FOR CUMBERLAND COAL COMPANY UNDERGROUND MINE
Tuesday, March 26, 2002 PUBLIC HEARING
The Skyline Coal Company 2001 Acid Mine Drainage Inspection Overview and Data Presentation, that TDEC graciously supplied, points out the similarity of problems in the Sewanee seam and the need for at least a yearly thorough going evaluation. It was somewhat reassuring that the earth does mend itself to some degree and some ground water did improve. The numerous mine seeps (springs) that appeared in the vicinity of Basin 003 with elevated total manganese and the black sludge deposited in the flood plain and upper edge of an existing beaver impoundment adjacent to Big Brush Creek substantiated the need for visits after a mine is closed and reclamation is completed. It supports the contention that reclamation is never quite adequate and the problems are likely perpetual. It supports, as I suspect the yet to be completes studies will also confirm, namely YOU WILL HAVE A VERY DIFFICULT TASK IN SCIENTIFICALLY SUPPORTING A CONTENTION THAT THE STRIP MINE OF THE CUMBERLAND COAL COMPANY WILL NOT NEED PERPETUAL TREATMENT, THAT ITS RECLAMATION PLAN WILL WORK. THIS MEANS TO US THAT ANOTHER PERMIT CANNOT BE ISSUED ON THIS SITE. (Sec.510 B 2) THEREFORE WE CONTEND THAT THIS IS ONE BASIS FOR DECLINING TO ISSUE THE NPDES PERMIT.
The Cumberland Mining Company notices of violation (6) and compliance reviews (2) followed with a Directors Order (and fine) document that it takes years to obtain a questionable compliance with the permit (1999-Feb.2002). We still do not know that the Directors Order has been completely complied with but we do know that extensions have been granted. We do not have the Office of Surface Mining notices of violation but do know that the Application for Underground Mining took about a year to complete to OSM satisfaction. The volume of corrections responding to pages of deficiencies did not inspire confidence in the competence of the applicants. The OSM certainly seems to bend over backward to help mining take place. THE FACT THAT THE SEEPING BASINS ON THE EXISTING SITE HAVE NOT BEEN REPLACED OR ADEQUATELY ADDRESSED, MEAN TO US THAT IT IS TOTALLY INAPPROPRIATE TO ISSUE ANOTHER PERMIT TO THESE APPLICANTS UNTIL THE PRESENT INADEQUACIES ARE COMPLETELY RESOLVED. USING ANY OF THE SEEPING BASINS FOR THE NEW UNDERGROUND MINE IS INAPPROPRIATE, UNSAFE, AND SHOULD BE ILLEGAL IN OUR VIEW. ANOTHER REASON TO DENY THE PERMIT.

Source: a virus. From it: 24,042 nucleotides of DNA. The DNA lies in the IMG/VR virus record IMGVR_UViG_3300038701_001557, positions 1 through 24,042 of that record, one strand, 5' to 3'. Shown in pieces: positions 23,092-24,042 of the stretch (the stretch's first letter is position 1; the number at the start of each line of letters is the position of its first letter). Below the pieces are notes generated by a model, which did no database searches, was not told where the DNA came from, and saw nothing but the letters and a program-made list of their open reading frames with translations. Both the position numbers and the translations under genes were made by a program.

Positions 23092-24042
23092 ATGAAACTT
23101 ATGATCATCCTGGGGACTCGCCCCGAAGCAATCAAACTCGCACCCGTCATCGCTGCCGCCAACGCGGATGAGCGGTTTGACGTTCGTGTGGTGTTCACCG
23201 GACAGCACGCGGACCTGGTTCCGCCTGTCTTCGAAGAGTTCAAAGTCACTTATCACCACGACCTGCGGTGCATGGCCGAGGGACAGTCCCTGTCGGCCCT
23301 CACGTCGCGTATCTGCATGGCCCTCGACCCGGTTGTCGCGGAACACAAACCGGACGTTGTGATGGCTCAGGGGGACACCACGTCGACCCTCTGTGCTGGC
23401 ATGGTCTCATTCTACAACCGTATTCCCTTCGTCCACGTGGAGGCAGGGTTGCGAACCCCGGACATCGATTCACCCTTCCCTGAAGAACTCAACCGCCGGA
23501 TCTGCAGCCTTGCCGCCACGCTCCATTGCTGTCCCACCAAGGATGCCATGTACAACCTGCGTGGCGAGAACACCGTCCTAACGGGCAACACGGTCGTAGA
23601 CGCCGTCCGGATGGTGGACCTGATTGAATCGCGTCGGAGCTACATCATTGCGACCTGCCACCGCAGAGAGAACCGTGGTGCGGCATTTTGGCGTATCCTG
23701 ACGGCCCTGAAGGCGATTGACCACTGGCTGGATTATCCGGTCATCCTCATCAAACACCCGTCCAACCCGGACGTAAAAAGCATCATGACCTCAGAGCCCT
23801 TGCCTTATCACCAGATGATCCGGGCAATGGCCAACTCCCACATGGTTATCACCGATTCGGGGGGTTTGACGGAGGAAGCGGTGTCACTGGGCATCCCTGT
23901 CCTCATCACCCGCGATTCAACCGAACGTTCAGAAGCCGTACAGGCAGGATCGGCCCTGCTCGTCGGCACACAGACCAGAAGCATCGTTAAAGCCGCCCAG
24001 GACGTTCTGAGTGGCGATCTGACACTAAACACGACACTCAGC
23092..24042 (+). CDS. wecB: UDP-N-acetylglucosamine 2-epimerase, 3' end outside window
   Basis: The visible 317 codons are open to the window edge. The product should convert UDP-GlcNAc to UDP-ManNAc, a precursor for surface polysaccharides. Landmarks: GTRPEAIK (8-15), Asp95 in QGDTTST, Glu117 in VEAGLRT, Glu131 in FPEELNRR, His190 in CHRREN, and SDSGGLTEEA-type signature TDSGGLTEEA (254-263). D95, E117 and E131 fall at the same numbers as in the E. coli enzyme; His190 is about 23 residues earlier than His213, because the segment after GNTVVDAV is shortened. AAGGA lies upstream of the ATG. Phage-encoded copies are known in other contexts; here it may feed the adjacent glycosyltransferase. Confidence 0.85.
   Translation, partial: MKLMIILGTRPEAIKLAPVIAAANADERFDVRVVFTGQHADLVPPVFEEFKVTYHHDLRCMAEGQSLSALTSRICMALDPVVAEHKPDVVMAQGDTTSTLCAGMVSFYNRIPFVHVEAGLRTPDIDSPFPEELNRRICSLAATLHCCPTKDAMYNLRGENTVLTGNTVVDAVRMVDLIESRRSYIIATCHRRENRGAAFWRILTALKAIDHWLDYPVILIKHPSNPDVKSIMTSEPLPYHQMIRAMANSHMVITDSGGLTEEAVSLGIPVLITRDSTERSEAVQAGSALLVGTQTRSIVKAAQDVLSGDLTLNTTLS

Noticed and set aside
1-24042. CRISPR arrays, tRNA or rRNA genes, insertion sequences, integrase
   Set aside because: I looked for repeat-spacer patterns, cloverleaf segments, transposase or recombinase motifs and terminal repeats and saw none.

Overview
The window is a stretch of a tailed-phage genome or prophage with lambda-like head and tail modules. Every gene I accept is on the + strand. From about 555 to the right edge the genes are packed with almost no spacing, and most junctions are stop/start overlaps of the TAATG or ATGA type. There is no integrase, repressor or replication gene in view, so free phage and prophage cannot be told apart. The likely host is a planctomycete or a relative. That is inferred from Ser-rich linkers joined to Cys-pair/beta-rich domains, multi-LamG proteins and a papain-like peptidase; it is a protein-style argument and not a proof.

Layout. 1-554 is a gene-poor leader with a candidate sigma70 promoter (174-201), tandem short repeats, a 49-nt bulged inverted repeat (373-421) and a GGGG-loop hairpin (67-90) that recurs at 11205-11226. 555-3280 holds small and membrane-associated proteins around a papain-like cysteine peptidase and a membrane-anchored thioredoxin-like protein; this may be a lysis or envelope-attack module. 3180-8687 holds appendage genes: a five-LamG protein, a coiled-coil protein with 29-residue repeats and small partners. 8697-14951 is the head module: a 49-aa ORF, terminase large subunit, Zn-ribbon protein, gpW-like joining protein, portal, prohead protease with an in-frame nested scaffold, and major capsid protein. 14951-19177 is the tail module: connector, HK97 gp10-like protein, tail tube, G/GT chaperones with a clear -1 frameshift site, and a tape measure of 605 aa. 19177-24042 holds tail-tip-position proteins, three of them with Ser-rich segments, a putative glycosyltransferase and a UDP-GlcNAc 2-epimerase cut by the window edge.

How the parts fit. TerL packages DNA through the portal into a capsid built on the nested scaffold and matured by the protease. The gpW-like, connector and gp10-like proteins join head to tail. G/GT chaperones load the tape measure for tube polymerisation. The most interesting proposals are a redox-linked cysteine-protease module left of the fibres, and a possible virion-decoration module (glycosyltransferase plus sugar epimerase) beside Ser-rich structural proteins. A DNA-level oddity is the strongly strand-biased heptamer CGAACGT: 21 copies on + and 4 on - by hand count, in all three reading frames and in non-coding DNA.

It is frankly unbelievable that the Mining Section of TDEC could document NO IMPACTS TO WATERS OF THE STATE, especially in light of the "numerous site visits and several stream surveys" that TDEC thought were needed. We need to know the definition of "NO IMPACT" and the actual count of the "numerous site visits and several stream surveys" and what precipitated those that were not regularly scheduled, if such there be. We believe in unannounced visits that the permittee did not expect. How many were there? WE ASK AGAIN AND DESERVE AN ANSWER BEFORE THE PERMIT IS APPROVED. WE REFER YOU TO THE APRIL 20, 2000 ARTICLE IN THE TENNESSEAN ENTITLED MINERšS EFFORT TO FIX PROBLEM CAUSES ANOTHER. TREATMENT FOR ACID RUNOFF IS KILLING MINNOWS, INSECTS which reports on TDEC studies. WE CONTEND THAT THE "MODERN" TREATMENT EMPLOYED BY SKYLINE AND ON THIS SITE, DOES NOT WORK STANDARDS THAT KILL CRITTERS ARE NOT ADEQUATE NOT WHAT IS NEEDED TO PROTECT THE STREAMS AFFORDED THE HIGHEST OF PROTECTION. RESIDENTS IN THE AREA, THAT KNOW THE STREAMS BEFORE AND AFTER CCC, ATTEST TO SIGNIFICANT DAMAGE.